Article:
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You ought to be out raising hell. This is the fighting age. Put on your fighting clothes.
-Mother Jones

Wednesday February 17, 1904
From The Anaconda Standard: Unions of Helena Support Striking Miners of Colorado

Enthusiastic News in Regard to the Preparations for the Colorado Miners' Benefit.

Word was received at labor headquarters in Butte yesterday that the unions of Helena have taken enthusiastic hold of the benefit entertainment for the Colorado miners to be given there March 9 by Daniel E. Bandmann and company, who are to tour the state in the good cause in "The Merchant of Venice." A committee on arrangements was appointed by Helena Trades assembly Sunday night, with Matthew Staff as chairman. Already advertising matter and tickets have been sent on from the Butte office. It is reported that Herr Bandmann will reach Butte this morning from Missoula to complete the cast of his company. He will meet with Dick Sutton and others who have offered their services in the project a 9 o'clock this morning.

The Anaconda Standard
(Anaconda, Montana)
-of Feb 17, 1904

Tuesday February 17, 1914
Trinidad, Colorado -  Governor Fears Riot If Mother Jones Escorted to Investigation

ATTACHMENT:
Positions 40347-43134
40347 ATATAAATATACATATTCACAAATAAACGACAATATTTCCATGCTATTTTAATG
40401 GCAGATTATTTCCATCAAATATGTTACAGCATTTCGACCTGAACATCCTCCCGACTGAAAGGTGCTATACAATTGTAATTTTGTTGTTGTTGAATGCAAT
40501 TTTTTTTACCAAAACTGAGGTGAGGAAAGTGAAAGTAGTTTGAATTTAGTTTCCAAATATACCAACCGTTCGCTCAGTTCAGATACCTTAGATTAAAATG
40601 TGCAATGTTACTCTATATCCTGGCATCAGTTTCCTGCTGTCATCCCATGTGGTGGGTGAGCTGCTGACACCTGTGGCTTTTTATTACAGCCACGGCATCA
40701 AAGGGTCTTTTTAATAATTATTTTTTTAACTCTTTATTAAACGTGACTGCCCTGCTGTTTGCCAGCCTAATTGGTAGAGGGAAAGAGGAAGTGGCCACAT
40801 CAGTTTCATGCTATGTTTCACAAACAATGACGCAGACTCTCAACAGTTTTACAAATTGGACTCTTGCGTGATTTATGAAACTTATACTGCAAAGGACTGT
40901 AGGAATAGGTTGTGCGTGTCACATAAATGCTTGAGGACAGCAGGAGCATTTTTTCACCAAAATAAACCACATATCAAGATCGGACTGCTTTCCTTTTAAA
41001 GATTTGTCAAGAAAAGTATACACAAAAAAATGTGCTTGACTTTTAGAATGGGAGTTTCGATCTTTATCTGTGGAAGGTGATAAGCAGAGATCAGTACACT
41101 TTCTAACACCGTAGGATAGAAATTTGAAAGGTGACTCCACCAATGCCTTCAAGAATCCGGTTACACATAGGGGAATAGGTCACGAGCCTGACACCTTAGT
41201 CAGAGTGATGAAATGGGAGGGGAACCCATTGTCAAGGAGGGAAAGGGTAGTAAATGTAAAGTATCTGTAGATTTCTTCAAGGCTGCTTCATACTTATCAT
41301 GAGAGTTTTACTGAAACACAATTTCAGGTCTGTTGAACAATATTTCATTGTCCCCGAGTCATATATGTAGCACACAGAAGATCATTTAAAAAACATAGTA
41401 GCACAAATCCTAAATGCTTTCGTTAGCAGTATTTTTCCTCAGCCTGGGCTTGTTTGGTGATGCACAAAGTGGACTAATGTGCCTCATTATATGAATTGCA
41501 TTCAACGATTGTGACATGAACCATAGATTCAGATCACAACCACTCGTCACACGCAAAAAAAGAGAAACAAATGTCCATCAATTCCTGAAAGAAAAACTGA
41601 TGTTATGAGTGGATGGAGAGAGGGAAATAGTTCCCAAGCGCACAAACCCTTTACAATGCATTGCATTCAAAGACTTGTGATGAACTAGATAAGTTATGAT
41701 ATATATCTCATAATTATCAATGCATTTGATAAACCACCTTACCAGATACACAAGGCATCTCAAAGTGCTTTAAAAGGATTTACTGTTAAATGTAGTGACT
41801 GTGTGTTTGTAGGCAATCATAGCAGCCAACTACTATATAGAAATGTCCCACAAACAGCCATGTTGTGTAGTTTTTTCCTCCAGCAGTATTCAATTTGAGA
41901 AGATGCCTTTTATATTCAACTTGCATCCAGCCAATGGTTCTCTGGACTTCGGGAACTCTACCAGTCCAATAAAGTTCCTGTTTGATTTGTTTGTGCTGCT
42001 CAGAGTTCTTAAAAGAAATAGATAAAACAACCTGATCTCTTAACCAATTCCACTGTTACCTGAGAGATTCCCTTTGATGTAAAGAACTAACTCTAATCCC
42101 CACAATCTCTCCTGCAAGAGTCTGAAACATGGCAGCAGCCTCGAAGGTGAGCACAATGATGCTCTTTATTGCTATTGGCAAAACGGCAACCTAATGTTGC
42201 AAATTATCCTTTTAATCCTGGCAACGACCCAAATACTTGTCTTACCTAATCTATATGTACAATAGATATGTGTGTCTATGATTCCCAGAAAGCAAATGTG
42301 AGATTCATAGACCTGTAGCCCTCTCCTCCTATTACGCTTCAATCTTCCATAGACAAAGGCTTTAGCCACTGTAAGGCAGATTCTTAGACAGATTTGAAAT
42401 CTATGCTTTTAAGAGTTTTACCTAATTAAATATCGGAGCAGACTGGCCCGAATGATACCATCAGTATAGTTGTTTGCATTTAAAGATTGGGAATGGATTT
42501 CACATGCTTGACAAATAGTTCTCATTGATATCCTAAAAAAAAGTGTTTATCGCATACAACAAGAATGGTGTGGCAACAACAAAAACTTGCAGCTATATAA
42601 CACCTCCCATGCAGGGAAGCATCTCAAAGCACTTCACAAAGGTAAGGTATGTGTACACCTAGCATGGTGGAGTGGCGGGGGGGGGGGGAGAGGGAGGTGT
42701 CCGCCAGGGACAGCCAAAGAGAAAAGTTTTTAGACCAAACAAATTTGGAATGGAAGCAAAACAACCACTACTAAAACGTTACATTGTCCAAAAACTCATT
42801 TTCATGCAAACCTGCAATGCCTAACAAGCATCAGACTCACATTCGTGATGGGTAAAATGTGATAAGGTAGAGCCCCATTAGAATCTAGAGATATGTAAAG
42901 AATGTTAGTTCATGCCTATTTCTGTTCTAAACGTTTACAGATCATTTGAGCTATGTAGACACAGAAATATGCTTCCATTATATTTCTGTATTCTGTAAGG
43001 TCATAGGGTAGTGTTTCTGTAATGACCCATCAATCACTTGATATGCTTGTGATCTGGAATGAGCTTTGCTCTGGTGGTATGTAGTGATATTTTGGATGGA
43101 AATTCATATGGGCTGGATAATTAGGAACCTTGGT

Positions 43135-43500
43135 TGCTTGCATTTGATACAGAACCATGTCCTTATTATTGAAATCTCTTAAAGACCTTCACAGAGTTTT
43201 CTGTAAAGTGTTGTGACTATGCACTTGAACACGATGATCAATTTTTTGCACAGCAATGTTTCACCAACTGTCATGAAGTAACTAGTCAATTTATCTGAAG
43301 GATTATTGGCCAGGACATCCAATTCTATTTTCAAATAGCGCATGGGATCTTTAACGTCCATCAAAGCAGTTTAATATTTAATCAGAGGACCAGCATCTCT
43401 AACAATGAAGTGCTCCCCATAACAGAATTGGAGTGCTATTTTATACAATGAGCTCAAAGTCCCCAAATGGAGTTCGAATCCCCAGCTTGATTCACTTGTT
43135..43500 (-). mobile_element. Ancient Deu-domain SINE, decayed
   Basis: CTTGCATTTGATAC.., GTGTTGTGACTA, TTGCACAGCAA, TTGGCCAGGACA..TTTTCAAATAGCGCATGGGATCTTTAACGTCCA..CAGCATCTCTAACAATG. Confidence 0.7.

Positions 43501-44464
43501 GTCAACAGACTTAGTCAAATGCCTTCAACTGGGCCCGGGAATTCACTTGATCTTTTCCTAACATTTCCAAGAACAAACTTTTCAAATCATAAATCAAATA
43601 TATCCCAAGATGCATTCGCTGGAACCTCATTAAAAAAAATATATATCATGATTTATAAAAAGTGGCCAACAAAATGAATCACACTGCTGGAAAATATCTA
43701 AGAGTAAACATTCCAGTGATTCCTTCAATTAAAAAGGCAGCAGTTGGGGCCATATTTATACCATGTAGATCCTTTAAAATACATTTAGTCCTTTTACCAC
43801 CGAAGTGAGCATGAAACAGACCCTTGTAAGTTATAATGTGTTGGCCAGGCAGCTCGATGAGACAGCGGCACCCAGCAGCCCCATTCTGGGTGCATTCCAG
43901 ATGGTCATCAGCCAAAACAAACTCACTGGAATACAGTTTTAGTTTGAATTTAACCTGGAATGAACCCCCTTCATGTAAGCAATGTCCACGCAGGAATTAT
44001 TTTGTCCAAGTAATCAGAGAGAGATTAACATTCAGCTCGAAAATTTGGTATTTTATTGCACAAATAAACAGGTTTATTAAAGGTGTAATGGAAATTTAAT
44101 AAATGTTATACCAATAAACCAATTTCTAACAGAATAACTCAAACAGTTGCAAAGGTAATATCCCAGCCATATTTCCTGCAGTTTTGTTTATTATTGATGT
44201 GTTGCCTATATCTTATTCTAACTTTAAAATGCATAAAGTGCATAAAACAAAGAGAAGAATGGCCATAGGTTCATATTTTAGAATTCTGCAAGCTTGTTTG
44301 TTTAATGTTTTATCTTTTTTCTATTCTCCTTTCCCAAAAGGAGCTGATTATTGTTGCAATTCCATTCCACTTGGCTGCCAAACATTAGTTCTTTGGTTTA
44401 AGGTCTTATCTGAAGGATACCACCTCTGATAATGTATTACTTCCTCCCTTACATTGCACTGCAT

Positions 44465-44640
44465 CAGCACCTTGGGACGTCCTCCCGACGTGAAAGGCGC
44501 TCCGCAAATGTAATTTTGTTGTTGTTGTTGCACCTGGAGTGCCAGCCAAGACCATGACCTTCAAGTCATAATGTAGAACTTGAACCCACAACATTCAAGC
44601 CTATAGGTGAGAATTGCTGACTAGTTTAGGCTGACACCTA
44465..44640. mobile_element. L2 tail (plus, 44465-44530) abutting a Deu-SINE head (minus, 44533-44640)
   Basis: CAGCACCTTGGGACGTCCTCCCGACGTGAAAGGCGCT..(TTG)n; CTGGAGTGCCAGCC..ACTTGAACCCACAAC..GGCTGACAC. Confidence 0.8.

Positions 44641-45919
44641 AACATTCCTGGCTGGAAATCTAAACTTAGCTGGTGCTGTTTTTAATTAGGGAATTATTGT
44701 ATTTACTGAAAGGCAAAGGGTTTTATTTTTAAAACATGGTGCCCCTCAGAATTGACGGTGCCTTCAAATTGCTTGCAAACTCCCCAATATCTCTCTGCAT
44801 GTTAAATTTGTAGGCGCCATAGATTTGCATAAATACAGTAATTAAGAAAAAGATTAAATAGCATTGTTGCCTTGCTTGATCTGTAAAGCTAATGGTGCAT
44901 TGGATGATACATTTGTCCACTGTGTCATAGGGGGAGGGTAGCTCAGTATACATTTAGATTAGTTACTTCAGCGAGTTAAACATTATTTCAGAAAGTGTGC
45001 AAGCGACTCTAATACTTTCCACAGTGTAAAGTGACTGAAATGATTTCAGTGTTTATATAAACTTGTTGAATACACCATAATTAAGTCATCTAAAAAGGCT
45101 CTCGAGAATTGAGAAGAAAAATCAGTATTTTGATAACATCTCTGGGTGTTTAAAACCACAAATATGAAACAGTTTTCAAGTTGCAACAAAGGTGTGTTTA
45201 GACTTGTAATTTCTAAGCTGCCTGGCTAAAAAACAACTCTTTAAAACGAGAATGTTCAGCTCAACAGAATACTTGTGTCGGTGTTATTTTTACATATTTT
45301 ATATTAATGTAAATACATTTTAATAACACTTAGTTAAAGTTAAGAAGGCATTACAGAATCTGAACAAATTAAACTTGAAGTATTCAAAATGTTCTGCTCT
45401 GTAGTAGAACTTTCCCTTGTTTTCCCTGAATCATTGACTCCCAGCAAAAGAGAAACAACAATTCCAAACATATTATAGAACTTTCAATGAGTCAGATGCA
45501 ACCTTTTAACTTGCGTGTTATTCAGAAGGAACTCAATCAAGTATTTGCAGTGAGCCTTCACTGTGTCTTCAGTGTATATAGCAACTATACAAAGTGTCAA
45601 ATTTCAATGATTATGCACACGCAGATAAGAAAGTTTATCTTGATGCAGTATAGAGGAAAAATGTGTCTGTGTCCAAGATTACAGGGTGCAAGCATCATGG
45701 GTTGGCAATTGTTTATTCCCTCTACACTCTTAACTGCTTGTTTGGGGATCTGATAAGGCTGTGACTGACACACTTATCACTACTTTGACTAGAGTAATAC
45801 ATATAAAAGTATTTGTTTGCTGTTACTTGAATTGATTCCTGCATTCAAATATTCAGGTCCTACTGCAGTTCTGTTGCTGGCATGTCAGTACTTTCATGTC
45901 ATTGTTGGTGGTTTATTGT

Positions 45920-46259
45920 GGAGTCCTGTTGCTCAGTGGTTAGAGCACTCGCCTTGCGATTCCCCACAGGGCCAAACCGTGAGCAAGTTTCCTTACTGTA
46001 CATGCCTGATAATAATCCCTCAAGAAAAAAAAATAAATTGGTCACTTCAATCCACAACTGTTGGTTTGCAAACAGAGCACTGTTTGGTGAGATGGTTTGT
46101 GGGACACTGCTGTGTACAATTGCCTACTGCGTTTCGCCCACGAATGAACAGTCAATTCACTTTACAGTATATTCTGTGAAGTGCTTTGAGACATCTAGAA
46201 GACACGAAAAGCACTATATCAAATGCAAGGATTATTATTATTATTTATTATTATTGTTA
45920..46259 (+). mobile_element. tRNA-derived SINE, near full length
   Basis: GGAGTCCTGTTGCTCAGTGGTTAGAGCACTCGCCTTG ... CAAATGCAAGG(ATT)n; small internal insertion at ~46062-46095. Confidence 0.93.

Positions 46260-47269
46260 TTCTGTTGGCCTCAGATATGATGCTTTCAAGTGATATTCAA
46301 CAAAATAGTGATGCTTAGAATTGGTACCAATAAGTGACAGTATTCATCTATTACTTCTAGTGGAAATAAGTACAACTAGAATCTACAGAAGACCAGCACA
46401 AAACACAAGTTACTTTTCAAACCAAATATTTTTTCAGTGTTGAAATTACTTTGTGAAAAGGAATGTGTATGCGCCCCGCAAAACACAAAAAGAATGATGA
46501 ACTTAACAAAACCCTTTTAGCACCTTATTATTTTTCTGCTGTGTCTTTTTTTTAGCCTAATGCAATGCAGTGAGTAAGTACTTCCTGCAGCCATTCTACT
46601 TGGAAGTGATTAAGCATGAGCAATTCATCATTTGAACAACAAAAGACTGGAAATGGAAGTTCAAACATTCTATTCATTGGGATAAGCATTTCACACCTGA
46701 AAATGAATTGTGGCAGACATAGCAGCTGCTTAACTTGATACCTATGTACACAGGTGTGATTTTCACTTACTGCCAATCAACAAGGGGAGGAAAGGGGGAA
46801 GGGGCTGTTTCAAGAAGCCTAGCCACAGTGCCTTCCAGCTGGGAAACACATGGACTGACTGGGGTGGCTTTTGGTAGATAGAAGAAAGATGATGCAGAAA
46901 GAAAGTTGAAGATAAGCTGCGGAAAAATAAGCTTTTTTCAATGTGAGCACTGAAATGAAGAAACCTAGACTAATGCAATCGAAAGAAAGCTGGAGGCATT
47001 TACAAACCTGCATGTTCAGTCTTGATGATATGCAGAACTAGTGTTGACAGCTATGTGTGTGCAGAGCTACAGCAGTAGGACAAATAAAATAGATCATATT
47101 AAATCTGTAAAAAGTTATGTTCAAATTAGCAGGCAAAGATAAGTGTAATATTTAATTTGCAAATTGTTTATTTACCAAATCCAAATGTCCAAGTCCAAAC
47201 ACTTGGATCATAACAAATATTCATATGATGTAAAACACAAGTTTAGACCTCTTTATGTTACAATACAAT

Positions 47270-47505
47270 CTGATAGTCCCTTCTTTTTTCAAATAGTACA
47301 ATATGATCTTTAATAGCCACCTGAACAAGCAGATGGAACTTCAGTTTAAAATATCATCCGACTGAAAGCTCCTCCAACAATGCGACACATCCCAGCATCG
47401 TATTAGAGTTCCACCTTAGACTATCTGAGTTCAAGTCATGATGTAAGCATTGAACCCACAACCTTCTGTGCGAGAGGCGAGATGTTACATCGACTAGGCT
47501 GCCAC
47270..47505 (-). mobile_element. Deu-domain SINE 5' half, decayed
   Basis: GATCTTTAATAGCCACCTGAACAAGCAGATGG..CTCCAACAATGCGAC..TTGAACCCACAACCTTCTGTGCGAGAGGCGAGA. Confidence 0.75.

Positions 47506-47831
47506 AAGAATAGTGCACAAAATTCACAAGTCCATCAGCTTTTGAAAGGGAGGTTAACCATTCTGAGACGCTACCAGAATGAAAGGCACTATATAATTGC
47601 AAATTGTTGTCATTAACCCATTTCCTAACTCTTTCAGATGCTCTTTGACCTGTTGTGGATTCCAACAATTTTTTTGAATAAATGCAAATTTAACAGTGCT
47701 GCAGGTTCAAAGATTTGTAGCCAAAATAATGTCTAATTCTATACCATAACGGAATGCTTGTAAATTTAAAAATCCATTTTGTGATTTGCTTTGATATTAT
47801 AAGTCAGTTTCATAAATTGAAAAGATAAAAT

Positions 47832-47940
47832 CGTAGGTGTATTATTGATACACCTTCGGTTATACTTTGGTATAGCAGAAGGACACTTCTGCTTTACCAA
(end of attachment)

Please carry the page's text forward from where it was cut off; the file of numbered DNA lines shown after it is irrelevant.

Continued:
John Lawson, Mother Jones, Attorney Horace Hawkins
John Lawson,  Mother Jones, Attorney Horace Hawkins
During yesterday's afternoon session of the Congressional Investigation into the conditions of the coal mines of Colorado, this exchange took place regarding the military's fear of a riot should Mother Jones be escorted through the streets of Trinidad in order to give testimony before the committee:
Mr. John R. Lawson: If the committee will pardon me, I would like to say just a word about producing Mother Jones before this committee. I desire to say that in producing Mother Jones before this committee in this opera house or in any other place in Trinidad — that it will be the best evidence to this committee whether or not there is insurrection or riot in Trinidad — as Maj. Boughton has just stated. I want to say, Mr. Chairman, that in my judgment — and I speak as the officer in charge of the coal strike in the State of Colorado, representing the international union of the United Mine Workers of America — in my judgment there will not be any riot. There will not be any disorderly demonstration, and I want to say to you that I am willing to assume the full responsibility for any such riot if Mother Jones is produced in this opera house.